Wedding over, crisis continues. Gold, silver soar.

I enjoyed the elegant distraction of the royal wedding of Prince William and Kate Middleton, which was greatly enhanced by the technical advance of high-definition TV. But now the party’s over, and we can resume our defensive crouching positions as we brace ourselves for further effects of the continuing economic crisis: price inflation especially for gasoline, funding shortfalls and layoffs for public schools, benefit cuts and confrontation for public employees, and political battles and gridlock over government debt, taxes, social services, and everything else.

Here’s a measure of how serious the economic crisis has become: We are now bombarded by “We Buy Gold!” and “Sell Us Your Gold!” advertising. Gold buyers are springing up like bamboo shoots after a spring rain (to use a Chinese analogy). Good thing there’s a lot of vacant commercial space for them to rent cheaply to set up shop!

Until 1971, the price of gold was fixed by the U.S. government at $35 per ounce. Or put another way, the U.S. dollar was fixed at one thirty-fifth of an ounce of gold. President Nixon broke the link between the U.S. dollar and gold, and the gold price spiked by 1981 to nearly $600 per ounce. The price of gold spiked above $1000 per ounce in March 2008 and again in February 2009.

On April 29, 2011, gold closed at a price of $1563 per ounce. Or put another way, the U.S. dollar is now worth about one sixteen hundredth of an ounce of gold. That’s the wholesale price that big traders use among themselves. If you’re selling gold, you’ll get less. And if you’re buying gold, you’ll pay more.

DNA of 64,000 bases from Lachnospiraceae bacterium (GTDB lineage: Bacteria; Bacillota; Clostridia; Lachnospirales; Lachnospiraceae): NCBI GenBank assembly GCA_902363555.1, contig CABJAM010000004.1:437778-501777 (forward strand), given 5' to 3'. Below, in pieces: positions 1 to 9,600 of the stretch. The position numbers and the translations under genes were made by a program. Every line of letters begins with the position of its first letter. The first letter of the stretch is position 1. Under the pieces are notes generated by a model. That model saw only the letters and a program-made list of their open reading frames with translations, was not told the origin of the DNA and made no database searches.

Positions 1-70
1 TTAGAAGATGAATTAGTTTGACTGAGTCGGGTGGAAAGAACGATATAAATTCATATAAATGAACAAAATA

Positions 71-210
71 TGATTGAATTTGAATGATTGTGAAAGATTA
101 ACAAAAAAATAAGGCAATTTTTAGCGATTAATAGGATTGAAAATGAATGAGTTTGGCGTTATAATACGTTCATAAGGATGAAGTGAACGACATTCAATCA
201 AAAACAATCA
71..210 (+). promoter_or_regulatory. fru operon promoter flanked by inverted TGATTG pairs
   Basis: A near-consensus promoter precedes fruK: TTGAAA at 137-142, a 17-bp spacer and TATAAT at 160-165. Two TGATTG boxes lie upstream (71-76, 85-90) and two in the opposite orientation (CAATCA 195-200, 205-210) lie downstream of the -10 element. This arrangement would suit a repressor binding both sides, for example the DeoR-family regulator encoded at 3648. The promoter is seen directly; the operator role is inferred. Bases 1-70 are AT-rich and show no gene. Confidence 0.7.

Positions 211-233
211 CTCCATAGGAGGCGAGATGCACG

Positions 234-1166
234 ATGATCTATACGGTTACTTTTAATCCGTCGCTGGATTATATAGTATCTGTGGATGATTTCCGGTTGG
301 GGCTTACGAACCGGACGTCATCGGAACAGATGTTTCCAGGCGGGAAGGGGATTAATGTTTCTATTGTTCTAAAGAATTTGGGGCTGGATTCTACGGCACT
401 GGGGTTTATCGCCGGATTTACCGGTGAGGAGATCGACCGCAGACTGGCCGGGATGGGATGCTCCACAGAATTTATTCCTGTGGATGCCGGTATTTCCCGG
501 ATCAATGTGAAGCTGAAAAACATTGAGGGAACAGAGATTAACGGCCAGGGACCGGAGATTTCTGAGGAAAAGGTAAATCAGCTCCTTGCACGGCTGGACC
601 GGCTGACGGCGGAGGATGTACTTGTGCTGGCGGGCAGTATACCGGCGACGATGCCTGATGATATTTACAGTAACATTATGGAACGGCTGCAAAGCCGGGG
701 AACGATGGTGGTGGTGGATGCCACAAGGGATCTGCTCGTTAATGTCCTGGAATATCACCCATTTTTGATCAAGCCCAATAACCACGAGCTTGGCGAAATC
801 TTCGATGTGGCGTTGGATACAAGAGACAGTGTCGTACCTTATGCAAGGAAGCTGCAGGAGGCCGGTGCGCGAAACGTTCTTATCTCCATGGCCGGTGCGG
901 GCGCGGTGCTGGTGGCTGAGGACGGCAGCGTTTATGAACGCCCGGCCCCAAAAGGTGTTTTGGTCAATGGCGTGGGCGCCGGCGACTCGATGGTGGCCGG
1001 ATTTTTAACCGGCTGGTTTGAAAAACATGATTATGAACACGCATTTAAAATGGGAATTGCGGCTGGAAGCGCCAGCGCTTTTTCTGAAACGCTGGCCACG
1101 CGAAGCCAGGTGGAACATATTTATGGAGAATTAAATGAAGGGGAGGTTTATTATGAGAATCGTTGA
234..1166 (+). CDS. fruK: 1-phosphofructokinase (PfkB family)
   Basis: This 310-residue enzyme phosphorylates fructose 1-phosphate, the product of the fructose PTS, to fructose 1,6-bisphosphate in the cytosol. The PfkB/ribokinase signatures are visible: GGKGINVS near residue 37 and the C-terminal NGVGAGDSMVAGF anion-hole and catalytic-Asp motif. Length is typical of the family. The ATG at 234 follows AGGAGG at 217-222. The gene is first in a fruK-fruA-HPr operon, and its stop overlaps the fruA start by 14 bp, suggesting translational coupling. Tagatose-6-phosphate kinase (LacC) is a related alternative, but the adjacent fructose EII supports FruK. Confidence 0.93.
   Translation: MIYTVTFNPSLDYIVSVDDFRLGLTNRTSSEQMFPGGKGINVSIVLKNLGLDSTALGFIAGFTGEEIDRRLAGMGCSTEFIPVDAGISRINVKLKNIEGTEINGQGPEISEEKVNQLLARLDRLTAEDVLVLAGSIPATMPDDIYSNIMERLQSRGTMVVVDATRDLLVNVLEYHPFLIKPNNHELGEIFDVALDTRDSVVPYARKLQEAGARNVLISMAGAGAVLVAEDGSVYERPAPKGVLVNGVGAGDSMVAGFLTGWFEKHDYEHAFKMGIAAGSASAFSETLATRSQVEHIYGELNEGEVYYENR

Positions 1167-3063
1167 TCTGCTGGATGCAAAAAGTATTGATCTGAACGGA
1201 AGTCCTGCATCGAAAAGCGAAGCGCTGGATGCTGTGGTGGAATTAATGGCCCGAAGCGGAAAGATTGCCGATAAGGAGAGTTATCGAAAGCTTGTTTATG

The rise in the price of silver has been almost as dramatic. Senior citizens will remember that until 1965 silver was considered so cheap that U.S. dimes, quarters, and half dollars were minted in 90% silver, and U.S. paper money was redeemable in silver.

Today the silver in one of those dimes is worth about $3.48. A silver quarter is worth $8.70. And a silver half dollar, which was a common circulating coin back then, is now worth $17.40. An ounce of silver trades today at around $48 per ounce. Again, those are wholesale prices. A retail seller gets less, and a retail buyer pays more, which is how the gold and silver dealers make their profits.

High precious metals prices, and the correspondingly high measures of “We Buy Gold!” advertising, are further signs of a deepening economic crisis. More and more investors are dumping their U.S. dollars. They don’t want to hold European euros or Japanese yen either, because of the economic crises in those countries.

My Temple University colleague, psychology professor Frank Farley, has always insisted that economics is just a different label for psychology. If he’s right, and I think he is, the price level of precious metals is a barometer we can use to measure many things, not just our economic condition, but also our emotional well-being, and the political future of our elected leaders.

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